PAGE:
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Archive for November 1st, 2010

SAS under pressure from Pentaho

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Computer Business Review recently reported an interview with SAS CEO Jim Goodnight in an article titled SAS CEO says CEP, open source and cloud have “limited” appeal

Firstly, welcome to the party, Jim.

This article is good news for Pentaho. Here’s why. For proprietary software companies the first rule of marketing against open source competitors is ‘don’t mention them unless you absolutely have to’. Microsoft discovered this over 12 years ago, and since then have not managed to create an effective anti-open source marketing campaign (read about the Halloween Documents here and here for more info). That’s with 10 years to think about it and over $10 billion to spend. So SAS must be under some pressure otherwise Jim Goodnight (the CEO no less) would be keeping his mouth shut. Hence the title of this post.

What this means is that SAS has moved from the Igorance phase to the Ridicule phase of battling open source, they only have Fighting and Losing to go. See Red Hat’s Truth Happens video for an entertaining description of the phases.

There are a couple of other interesting points in the article.

Jim Goodnight says of open source BI:

We haven’t noticed that (open source BI) a lot. Most of our companies need industrial strength software that has been tested, put through every possible scenario or failure to make sure everything works correctly.

He states that SAS does not come across companies like Pentaho in their part of the BI market. Interestingly he picks on quality and the extend of the testing environment, which is actually a strength of open source development over proprietary development. He implies that his customers have additional requirements that other BI consumers might not have. He seems to be saying that SAS has enterprise products and enterprise customers, leading us to conclude that open source BI is only a competitive threat in the small and medium sized business (SMB) market. There are a couple of problems with this for SAS. Firstly they lists their customers on their web site, and its very easy to cross-reference that list against the companies we know have downloaded and installed Pentaho’s software – a quick comparison shows the overlap is higher than 30%. Ouch. So much for SAS’s customers not having an interest in open source BI. You can check the Pentaho forums and see the activity of SAS customers integrating with Pentaho, and (oh no!) migrating from SAS to Pentaho. Google trends shows us how interested people are in Jim Goodnight’s company vs ours.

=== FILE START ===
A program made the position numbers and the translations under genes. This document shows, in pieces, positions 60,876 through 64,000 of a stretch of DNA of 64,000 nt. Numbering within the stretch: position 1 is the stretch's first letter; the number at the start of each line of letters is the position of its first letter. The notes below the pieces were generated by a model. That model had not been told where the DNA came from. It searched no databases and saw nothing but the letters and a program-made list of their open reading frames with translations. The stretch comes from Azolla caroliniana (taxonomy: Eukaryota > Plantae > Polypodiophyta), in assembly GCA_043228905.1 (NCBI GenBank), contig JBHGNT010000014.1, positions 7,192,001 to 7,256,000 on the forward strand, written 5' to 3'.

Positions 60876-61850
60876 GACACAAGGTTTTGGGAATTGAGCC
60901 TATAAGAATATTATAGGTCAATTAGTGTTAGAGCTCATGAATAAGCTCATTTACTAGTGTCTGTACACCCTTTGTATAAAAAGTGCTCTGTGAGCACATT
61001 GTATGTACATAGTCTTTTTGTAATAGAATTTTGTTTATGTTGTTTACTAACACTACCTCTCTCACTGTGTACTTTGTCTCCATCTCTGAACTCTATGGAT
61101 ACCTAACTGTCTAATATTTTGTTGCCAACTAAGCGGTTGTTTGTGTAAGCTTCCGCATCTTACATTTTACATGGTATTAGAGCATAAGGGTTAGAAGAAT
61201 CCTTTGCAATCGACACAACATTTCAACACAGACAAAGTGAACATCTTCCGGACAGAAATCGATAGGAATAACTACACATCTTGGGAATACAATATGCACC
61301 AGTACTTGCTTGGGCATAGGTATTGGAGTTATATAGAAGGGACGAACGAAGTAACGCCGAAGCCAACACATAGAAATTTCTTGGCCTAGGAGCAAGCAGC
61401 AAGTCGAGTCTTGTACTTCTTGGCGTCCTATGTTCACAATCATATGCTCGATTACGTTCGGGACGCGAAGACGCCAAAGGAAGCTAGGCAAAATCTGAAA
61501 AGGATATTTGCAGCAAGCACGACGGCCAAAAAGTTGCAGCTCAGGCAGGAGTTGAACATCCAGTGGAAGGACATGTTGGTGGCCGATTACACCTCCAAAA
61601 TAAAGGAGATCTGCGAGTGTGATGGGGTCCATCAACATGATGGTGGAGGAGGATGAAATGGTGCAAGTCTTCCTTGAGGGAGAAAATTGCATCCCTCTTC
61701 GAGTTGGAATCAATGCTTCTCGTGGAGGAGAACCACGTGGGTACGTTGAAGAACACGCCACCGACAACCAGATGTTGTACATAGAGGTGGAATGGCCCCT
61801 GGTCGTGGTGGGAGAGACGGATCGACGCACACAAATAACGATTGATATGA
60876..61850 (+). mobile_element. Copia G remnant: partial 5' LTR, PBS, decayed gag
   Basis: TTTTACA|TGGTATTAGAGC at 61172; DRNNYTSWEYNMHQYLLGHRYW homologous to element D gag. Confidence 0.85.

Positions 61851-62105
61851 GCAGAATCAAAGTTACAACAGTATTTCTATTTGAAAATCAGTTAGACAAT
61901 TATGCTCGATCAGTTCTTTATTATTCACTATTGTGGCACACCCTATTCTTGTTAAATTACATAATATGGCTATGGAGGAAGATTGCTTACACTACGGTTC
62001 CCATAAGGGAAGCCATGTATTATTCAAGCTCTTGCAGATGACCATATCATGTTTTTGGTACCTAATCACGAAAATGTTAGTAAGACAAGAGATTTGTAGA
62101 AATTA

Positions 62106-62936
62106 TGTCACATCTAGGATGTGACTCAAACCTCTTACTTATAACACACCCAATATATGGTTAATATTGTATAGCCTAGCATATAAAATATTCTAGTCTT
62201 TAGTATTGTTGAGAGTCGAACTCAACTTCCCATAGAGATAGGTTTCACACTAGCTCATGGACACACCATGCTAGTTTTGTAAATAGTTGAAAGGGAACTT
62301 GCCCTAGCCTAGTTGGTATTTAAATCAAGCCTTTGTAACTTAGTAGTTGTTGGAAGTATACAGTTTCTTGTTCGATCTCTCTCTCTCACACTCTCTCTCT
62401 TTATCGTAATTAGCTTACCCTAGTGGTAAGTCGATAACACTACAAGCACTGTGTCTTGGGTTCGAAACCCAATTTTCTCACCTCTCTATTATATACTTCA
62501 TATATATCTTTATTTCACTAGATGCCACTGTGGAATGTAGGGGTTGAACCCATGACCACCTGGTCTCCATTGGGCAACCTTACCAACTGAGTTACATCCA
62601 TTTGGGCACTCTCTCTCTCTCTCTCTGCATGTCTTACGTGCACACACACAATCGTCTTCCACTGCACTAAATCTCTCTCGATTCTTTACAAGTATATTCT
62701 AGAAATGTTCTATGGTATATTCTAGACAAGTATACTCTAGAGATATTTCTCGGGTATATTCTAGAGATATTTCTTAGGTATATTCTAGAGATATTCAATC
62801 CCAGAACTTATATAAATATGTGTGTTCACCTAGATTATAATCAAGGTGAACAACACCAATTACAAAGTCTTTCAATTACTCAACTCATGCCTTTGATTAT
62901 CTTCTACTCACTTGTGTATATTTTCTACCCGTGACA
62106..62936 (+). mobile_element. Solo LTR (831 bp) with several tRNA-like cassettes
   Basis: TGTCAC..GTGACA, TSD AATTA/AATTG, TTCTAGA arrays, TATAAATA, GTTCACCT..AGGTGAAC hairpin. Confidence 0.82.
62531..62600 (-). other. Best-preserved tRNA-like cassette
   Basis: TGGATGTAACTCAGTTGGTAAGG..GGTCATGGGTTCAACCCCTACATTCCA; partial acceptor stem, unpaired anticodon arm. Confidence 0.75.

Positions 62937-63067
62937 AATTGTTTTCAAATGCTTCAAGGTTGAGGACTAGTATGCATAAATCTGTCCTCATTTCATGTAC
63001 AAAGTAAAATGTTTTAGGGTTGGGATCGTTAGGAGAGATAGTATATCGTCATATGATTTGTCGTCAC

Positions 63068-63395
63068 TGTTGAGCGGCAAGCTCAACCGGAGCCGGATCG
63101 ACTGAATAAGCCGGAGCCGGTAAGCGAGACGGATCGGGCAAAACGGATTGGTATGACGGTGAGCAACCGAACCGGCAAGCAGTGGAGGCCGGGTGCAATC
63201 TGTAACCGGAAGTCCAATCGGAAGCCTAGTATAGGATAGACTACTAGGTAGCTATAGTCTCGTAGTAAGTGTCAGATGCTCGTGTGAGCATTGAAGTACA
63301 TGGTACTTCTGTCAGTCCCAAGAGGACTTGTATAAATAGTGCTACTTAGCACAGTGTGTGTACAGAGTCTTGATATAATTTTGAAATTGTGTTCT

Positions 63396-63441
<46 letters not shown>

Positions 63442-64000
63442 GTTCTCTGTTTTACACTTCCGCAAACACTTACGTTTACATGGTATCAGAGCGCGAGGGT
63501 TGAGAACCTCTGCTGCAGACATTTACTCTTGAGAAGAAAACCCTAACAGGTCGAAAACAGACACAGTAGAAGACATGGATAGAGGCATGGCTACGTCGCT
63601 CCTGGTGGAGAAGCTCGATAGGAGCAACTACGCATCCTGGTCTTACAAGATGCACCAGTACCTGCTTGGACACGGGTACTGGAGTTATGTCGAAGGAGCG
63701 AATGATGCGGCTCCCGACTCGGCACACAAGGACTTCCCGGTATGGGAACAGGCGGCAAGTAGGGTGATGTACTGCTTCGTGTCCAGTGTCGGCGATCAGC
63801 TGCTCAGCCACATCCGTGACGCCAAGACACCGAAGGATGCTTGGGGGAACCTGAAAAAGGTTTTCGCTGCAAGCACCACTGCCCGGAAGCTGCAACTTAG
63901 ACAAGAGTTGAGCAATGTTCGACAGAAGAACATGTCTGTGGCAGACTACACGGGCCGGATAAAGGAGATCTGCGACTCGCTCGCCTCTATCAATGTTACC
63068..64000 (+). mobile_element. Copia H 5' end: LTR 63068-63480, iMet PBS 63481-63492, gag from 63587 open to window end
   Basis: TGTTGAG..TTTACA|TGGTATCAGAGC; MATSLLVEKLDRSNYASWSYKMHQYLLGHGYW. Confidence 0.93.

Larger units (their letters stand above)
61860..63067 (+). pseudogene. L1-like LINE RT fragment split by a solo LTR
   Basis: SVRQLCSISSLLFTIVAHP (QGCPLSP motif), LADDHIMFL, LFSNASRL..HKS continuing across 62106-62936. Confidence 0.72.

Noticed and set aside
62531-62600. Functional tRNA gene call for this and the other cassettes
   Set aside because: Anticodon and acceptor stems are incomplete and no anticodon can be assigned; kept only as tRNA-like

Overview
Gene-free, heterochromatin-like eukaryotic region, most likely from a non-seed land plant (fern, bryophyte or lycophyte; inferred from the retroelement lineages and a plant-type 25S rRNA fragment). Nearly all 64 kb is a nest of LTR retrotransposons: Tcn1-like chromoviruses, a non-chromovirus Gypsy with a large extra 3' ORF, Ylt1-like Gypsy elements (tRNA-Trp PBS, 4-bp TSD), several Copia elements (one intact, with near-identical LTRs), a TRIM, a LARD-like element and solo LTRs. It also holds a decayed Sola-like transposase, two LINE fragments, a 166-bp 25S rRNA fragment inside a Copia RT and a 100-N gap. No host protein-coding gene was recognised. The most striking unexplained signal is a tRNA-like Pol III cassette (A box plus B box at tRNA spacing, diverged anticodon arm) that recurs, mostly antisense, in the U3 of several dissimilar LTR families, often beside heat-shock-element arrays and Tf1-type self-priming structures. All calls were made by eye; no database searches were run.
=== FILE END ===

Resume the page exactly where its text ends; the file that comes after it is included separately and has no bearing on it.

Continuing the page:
The reason SAS has not noticed open source BI is that those projects have gone off the radar and their sales reps don’t even hear about them. They don’t see because they’re not looking. Meanwhile, the SAS sales reps almost certainly have a deck of slides to position SAS against open source alternatives. If they are anything like the slide decks of the other proprietary BI vendors they are amusingly inaccurate FUD. Send me a copy if you have one, I’d enjoy them.

Also Jim Goodnight’s viewpoint of open source BI is interesting because it shows where the ‘Open Source Tide’ is. Here is the rising of the tide:

  • Operating systems vendors (Microsoft, 1990’s) say open source is for hobbyists.
  • A few years later database vendors say open source is fine for your OS but not for your databases
  • A few years after that middleware vendors say open source is fine for OS and databases, but not for middleware
  • A few years after that application vendors say open source is fine for the rest of the stack, but not for applications

At this point in the tide we are into sub-markets. Jim Goodnight is implying that open source is suitable for SMB BI but not SAS’s kind of BI. My favorite Open Source Tide article is a Forbes one titled A Fatal Flaw for Open Source. In this article it is essentially stated that open source is ok for everything except multi-tennent hosted applications. Wow. The tide is getting pretty high. Not much ground left to stand on. Of course the Forbes interview is with the CEO of a company that provides hosting services. The common theme here is that these CEO’s are telling us ‘open source is fine for everything except what we sell’. Predictable really. But they can never really tell you why – how can SAS tell us open source BI is not enterprise ready when they support Linux, MySQL, PostgreSQL etc?

Here is another thought. A few years ago, weren’t the established BI vendors saying their avenues for growth were going to be the SMB market and emerging markets? Now the CEO of SAS is saying he’s comfy staying in the enterprise zone. Hmm, so emerging markets is the fallback? SAS has customers in 45 countries. Pentaho has installations in over 180 countries. Good luck entering those geographies with expensive proprietary software, when open source BI is already the incumbent.

With open source presenting challenges in both SMB and emerging markets you might expect the growth of BI for the old guard companies to be rather flat – oh look

  • Business Objects (SAP): -0.2% market share growth last year
  • Hyperion (Oracle): 2.3% market share growth last year
  • SAS: 2.7% market share growth last year
  • MicroStrategy: -6.4% product license revenue growth Q3 2010 from Q3 2009
  • Pentaho is on target for 150% growth this year

One final comment: I’ve worked for proprietary BI companies including Hyperion. If you’re going to pick on open source, don’t pick on quality.

Written by James

November 1, 2010 at 6:53 pm